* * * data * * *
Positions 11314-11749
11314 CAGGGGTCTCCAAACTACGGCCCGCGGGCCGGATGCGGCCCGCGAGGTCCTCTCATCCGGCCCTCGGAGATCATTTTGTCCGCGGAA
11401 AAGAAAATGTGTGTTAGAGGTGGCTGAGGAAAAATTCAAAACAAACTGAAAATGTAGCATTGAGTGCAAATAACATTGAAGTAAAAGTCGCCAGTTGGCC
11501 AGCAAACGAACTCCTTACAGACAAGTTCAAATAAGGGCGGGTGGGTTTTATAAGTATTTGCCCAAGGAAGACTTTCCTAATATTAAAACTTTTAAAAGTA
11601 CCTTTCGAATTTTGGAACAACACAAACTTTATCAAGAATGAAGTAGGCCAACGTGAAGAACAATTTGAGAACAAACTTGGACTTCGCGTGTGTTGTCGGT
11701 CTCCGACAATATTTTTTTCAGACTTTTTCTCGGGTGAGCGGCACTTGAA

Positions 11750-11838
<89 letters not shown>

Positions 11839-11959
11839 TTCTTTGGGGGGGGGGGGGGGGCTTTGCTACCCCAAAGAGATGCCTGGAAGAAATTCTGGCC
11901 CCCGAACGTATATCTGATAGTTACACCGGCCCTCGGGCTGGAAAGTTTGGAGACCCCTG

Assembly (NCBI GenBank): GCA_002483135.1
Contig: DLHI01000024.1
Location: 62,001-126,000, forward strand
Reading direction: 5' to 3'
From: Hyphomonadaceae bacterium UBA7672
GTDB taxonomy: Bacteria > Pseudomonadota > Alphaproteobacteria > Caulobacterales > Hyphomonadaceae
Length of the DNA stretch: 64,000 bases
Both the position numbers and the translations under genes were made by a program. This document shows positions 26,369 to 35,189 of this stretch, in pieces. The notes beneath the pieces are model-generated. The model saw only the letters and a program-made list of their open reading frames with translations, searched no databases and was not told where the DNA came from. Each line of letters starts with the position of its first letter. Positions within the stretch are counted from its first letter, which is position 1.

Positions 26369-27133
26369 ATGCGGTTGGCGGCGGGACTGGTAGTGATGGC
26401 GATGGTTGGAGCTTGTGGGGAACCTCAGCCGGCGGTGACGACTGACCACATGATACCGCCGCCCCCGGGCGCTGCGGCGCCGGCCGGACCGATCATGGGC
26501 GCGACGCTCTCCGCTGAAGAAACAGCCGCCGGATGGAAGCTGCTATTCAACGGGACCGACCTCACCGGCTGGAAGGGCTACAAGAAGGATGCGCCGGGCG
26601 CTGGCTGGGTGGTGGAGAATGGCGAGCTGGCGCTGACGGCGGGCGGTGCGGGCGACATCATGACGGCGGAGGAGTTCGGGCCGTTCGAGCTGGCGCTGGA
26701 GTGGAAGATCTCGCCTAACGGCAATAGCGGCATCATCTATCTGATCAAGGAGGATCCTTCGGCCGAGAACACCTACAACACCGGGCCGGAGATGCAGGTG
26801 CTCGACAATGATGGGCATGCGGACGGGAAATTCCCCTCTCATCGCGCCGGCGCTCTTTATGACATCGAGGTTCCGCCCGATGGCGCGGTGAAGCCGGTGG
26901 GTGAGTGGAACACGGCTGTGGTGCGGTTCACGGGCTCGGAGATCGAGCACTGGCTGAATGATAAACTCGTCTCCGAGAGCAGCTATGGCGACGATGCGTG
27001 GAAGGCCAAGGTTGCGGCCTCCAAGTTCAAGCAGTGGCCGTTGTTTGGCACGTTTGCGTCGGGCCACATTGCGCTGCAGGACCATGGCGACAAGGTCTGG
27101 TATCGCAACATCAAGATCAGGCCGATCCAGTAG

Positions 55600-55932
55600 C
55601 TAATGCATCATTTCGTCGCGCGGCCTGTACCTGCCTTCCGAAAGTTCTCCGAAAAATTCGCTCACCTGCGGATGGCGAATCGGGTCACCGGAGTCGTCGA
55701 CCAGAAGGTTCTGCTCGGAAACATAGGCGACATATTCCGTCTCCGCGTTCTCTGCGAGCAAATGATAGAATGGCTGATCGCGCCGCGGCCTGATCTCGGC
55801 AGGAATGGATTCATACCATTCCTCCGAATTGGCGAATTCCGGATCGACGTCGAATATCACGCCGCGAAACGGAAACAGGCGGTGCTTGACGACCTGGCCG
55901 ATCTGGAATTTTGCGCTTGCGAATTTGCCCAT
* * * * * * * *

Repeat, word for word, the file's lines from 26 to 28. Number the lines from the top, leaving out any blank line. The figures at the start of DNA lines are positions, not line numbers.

26801 CTCGACAATGATGGGCATGCGGACGGGAAATTCCCCTCTCATCGCGCCGGCGCTCTTTATGACATCGAGGTTCCGCCCGATGGCGCGGTGAAGCCGGTGG
26901 GTGAGTGGAACACGGCTGTGGTGCGGTTCACGGGCTCGGAGATCGAGCACTGGCTGAATGATAAACTCGTCTCCGAGAGCAGCTATGGCGACGATGCGTG
27001 GAAGGCCAAGGTTGCGGCCTCCAAGTTCAAGCAGTGGCCGTTGTTTGGCACGTTTGCGTCGGGCCACATTGCGCTGCAGGACCATGGCGACAAGGTCTGG